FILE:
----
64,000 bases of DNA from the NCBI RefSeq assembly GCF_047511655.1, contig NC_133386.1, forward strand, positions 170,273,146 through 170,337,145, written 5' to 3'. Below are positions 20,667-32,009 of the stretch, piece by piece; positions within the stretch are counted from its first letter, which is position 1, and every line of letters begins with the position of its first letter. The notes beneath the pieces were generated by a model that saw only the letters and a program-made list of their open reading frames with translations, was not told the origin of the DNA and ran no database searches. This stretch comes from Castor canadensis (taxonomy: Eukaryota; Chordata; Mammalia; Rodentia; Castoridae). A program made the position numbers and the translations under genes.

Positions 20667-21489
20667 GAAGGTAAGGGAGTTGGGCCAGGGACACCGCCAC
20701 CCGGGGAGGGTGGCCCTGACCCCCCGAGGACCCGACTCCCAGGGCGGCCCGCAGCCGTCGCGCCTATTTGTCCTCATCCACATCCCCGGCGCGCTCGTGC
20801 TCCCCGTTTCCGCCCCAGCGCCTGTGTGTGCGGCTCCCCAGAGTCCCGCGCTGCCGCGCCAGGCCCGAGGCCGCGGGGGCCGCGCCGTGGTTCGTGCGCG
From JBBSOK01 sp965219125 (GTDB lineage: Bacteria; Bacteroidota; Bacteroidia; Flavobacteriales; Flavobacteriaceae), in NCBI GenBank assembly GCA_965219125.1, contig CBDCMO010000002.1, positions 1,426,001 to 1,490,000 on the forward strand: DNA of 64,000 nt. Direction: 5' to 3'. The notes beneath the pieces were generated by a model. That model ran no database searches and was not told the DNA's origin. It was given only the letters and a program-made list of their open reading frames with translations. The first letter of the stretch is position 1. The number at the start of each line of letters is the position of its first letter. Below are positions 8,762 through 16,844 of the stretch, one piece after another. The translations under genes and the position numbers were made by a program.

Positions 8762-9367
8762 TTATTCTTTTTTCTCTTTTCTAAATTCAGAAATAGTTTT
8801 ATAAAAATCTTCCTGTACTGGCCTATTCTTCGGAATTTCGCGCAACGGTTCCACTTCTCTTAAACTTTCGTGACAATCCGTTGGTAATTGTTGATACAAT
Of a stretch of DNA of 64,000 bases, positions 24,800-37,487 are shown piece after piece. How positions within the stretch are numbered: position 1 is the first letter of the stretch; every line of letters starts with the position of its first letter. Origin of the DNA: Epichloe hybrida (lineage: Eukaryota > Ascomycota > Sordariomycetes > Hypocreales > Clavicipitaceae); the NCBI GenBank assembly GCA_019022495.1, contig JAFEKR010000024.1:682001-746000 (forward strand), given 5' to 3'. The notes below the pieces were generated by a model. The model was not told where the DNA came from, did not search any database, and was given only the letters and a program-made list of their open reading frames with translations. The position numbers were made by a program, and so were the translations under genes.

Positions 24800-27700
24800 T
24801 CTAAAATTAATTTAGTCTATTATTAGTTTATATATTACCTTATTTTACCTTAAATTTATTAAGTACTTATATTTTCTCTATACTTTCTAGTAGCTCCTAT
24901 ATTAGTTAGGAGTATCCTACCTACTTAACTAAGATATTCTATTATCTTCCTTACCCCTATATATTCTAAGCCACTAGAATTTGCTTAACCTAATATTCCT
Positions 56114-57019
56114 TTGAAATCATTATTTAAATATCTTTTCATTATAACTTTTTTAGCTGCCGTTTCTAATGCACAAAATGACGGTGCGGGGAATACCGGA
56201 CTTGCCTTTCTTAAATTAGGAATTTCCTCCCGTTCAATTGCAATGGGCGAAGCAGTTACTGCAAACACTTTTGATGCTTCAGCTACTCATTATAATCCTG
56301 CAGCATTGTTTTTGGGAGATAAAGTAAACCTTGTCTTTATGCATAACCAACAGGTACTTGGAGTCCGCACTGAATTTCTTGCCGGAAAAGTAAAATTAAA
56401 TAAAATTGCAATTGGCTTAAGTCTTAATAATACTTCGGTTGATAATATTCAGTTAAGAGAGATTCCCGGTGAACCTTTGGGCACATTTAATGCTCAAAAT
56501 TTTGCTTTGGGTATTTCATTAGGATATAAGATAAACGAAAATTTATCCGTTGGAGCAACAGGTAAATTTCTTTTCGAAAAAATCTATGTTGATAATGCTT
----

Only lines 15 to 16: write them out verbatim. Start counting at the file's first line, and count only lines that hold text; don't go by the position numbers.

Positions 56114-57019
56114 TTGAAATCATTATTTAAATATCTTTTCATTATAACTTTTTTAGCTGCCGTTTCTAATGCACAAAATGACGGTGCGGGGAATACCGGA